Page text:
Vietnam’s chairman will deliver a speech at the Jubilee Closing Ceremony. The announcement of the archdiocese of Hue sparks controversies among Catholics.

On Dec. 21, Pope Benedict XVI named the prefect of the Congregation for the Evangelization of Peoples, Cardinal Ivan Dias, as his special envoy to the celebration marking the closure of the Jubilee Year of the Church in Vietnam. The Jubilee, marking the 350th anniversary of the establishment of the first Vicariates Apostolic and the 50th anniversary of the institution of the Catholic hierarchy in the country, had started on Nov. 24, 2009 on the Solemnity of the 117 Vietnamese martyrs canonized by Pope John Paul II in 1988. The Closing Ceremony will be held at the national Marian shrine of La Vang from Jan. 4 to 6, 2011

A few days after the announcement of Pope’s special envoy to the celebration, Hue Archdiocese announced a detailed program including the speech of either Vietnam’s chairman or prime minister in the ceremony. Later, news from state media has indicated that it would be Nguyen Minh Triet, Vietnam’s chairman, to speak at the celebration.

The announcement has drawn much criticism. Vietnamese Catholics both at home and abroad alike have expressed their shock and sadness to the honour the archdiocese has granted to a person who always acts in defiance of the Church’s fundamental moral principles. Triet, as the top leader of the country, also has to take his responsibility on the destruction of the crucifix at Dong Chiem, the sacred symbol of billions of Christians around the world. It’s worth noting that the incident happened in January 2010, during the Jubilee Year of the Catholic Church in Vietnam. He also should be held personally liable for numerous crackdowns against Catholics which has escalated during Christmas.

Vietnamese Bishops had encountered sharp criticism among lay Catholics for their unwillingness to adopt a confrontational attitude toward the nation’s government, particularly on issues such as abortion and on the government’s seizure of property from the Church. Bishop Joseph Nguyen Chi Linh, the vice President of the episcopal conference, observed that it was “an unprecedented phenomenon in the history of the Church in Vietnam.”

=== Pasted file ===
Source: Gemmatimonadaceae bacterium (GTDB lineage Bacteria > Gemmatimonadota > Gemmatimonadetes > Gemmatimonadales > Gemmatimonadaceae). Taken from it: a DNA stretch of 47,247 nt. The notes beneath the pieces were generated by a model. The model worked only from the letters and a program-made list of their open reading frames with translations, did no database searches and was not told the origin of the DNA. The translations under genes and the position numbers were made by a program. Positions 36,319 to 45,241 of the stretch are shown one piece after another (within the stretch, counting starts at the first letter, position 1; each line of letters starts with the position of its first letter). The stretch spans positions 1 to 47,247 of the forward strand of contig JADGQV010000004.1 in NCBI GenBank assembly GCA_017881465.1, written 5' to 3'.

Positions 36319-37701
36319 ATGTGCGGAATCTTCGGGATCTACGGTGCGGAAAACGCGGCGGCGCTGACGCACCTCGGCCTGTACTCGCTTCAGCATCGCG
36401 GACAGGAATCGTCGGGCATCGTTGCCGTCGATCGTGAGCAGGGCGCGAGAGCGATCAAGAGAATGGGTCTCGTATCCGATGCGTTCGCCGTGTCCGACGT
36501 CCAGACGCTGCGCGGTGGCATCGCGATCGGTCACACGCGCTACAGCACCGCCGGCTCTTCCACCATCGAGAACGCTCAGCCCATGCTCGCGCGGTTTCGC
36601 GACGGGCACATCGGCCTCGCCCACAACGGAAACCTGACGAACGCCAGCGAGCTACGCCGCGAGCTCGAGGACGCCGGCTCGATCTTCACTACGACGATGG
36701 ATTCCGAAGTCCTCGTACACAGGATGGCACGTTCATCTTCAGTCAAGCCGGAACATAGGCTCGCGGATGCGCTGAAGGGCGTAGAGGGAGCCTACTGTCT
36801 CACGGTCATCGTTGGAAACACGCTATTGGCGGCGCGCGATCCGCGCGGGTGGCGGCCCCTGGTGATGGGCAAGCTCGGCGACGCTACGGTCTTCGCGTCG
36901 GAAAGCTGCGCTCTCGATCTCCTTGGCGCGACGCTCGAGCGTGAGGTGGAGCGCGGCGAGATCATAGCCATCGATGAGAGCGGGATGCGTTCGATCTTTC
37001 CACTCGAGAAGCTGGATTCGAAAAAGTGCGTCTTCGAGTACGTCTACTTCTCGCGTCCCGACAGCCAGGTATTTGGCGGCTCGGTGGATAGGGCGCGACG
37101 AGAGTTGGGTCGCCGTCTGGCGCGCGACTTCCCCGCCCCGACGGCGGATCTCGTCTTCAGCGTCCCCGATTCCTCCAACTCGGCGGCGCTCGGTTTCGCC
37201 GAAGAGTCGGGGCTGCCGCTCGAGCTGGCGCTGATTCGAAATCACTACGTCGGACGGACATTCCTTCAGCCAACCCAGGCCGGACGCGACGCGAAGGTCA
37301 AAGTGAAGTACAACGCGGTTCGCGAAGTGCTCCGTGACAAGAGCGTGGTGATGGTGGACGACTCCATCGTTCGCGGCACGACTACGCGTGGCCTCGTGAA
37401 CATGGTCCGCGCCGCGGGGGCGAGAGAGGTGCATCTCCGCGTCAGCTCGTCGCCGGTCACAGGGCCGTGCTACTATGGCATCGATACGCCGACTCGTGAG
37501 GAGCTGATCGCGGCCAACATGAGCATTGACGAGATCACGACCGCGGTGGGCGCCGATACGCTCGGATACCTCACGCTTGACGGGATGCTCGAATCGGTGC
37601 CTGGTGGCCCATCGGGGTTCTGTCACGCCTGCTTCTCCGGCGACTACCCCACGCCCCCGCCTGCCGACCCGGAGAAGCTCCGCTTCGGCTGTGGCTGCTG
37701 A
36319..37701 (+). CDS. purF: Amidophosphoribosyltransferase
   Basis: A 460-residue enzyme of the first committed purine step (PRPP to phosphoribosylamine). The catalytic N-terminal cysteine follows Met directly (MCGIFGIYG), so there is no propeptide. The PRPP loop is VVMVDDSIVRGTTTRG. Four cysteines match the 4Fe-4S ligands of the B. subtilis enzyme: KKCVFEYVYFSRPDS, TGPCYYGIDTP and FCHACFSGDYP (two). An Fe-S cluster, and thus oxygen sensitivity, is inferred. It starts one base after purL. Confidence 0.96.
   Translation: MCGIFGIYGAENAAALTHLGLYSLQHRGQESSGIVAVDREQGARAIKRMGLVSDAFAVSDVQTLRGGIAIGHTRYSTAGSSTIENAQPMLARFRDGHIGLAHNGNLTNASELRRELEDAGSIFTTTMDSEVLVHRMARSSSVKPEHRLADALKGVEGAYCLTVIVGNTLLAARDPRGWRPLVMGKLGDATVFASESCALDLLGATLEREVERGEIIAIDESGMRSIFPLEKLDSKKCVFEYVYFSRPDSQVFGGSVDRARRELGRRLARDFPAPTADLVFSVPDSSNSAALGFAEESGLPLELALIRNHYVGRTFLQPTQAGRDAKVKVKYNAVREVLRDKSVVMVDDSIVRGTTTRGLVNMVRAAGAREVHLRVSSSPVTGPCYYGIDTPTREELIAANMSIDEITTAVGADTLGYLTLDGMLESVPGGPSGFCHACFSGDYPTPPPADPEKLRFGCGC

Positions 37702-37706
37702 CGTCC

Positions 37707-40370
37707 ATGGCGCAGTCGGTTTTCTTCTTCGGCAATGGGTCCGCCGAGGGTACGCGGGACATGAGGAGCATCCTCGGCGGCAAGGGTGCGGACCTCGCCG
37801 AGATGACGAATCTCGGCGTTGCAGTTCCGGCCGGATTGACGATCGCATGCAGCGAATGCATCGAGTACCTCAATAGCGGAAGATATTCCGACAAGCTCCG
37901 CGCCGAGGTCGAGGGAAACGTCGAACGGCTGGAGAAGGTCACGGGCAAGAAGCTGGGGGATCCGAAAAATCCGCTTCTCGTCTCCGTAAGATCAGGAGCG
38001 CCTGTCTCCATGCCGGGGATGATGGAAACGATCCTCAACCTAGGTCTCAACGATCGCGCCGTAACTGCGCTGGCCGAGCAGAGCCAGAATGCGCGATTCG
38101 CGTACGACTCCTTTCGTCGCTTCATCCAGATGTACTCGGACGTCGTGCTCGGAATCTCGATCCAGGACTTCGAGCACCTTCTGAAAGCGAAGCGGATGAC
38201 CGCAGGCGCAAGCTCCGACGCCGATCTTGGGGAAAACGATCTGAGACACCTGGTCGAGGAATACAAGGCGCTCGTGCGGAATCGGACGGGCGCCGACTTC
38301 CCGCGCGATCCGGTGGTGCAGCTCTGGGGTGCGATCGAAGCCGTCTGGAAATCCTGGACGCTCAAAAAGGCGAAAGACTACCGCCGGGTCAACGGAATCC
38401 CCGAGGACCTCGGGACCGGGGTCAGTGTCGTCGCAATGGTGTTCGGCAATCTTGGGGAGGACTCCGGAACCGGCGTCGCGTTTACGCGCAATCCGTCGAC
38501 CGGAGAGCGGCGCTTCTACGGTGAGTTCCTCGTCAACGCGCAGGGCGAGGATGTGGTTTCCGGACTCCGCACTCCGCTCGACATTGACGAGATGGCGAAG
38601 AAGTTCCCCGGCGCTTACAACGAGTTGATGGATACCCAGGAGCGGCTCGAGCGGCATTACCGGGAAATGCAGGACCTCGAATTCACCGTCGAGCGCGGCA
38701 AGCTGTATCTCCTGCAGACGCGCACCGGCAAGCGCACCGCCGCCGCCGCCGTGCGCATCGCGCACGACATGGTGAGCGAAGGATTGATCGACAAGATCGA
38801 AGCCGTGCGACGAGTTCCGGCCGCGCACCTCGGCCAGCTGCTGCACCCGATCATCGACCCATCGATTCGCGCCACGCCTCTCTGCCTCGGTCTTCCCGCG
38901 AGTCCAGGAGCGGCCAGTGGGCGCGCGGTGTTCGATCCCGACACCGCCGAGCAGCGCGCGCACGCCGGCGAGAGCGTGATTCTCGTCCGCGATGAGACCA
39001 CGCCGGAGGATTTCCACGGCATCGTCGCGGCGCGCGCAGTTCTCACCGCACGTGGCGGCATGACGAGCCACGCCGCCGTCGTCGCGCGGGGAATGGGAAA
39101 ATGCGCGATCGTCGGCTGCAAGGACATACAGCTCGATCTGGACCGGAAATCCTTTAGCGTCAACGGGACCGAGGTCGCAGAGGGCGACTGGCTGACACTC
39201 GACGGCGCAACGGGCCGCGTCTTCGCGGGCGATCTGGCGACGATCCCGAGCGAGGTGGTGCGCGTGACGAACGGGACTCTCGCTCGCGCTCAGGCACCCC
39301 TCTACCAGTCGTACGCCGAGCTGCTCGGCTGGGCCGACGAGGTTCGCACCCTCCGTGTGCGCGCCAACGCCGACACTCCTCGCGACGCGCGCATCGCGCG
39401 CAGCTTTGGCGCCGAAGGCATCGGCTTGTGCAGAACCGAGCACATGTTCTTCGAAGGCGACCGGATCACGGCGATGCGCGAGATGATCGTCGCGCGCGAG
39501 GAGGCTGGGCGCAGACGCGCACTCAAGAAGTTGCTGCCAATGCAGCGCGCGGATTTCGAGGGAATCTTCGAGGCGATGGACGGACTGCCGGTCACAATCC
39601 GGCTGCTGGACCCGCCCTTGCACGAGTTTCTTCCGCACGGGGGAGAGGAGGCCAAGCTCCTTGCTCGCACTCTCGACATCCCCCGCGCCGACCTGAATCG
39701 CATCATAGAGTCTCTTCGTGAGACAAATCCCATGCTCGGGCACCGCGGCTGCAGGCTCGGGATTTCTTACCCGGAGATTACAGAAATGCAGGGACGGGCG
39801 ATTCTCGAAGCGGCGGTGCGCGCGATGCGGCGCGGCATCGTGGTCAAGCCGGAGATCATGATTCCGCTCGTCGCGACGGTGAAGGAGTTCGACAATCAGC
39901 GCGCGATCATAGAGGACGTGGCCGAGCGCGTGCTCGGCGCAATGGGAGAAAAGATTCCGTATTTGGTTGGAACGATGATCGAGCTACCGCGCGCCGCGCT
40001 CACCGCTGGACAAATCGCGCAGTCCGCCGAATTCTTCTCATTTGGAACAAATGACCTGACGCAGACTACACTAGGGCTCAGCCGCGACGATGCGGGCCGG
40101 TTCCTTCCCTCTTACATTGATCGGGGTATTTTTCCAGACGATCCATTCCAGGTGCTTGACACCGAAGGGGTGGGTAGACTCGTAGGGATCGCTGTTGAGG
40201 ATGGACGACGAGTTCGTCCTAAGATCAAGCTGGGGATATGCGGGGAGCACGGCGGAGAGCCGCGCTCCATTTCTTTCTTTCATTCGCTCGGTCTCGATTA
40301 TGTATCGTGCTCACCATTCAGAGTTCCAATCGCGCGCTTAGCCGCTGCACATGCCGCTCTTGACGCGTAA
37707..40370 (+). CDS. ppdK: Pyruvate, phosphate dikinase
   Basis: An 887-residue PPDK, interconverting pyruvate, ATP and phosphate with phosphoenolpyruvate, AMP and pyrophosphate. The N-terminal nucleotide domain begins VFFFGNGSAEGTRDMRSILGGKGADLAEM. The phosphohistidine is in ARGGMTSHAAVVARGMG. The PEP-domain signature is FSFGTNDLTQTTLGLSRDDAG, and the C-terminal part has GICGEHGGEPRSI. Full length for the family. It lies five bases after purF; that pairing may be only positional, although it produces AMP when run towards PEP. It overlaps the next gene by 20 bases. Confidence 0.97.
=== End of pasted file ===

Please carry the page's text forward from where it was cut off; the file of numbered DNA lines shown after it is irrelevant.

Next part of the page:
The criticism, escalating in April of this year, when Archbishop Joseph Ngo Quang Kiet resigned from his post as Archbishop of Hanoi, has shown some signs of abating before erupting again by the announcement.

“As teachers of the Catholic faith and of the moral law, bishops have the duty to teach unequivocally about human life and dignity, marriage and family, war and peace, the needs of the poor and the demands of justice. They chose not to do so but to keep silence on grave social evils. And now they give their platform for the devil to speak in such a sacred religious ceremony,” wrote a Catholic Website.

It appears to be a protocol that political leaders do not deliver their speech in such a religious ceremony. Both South Vietnam's President Ngo Dinh Diem and his successor President Nguyen Van Thieu were devout Catholics. They attended religious ceremonies quite often without saying a word. "How come the atheist Triet can deliver a 'homily' in the Mass?" asked the Website.

Some have attributed the invitation to Triet to the pressure on bishops by the so-called “Vietnam Committee for Catholic Solidarity”, an organisation born by the government in 1975 charged with the mission to establish a self-governing Catholic Church in Vietnam.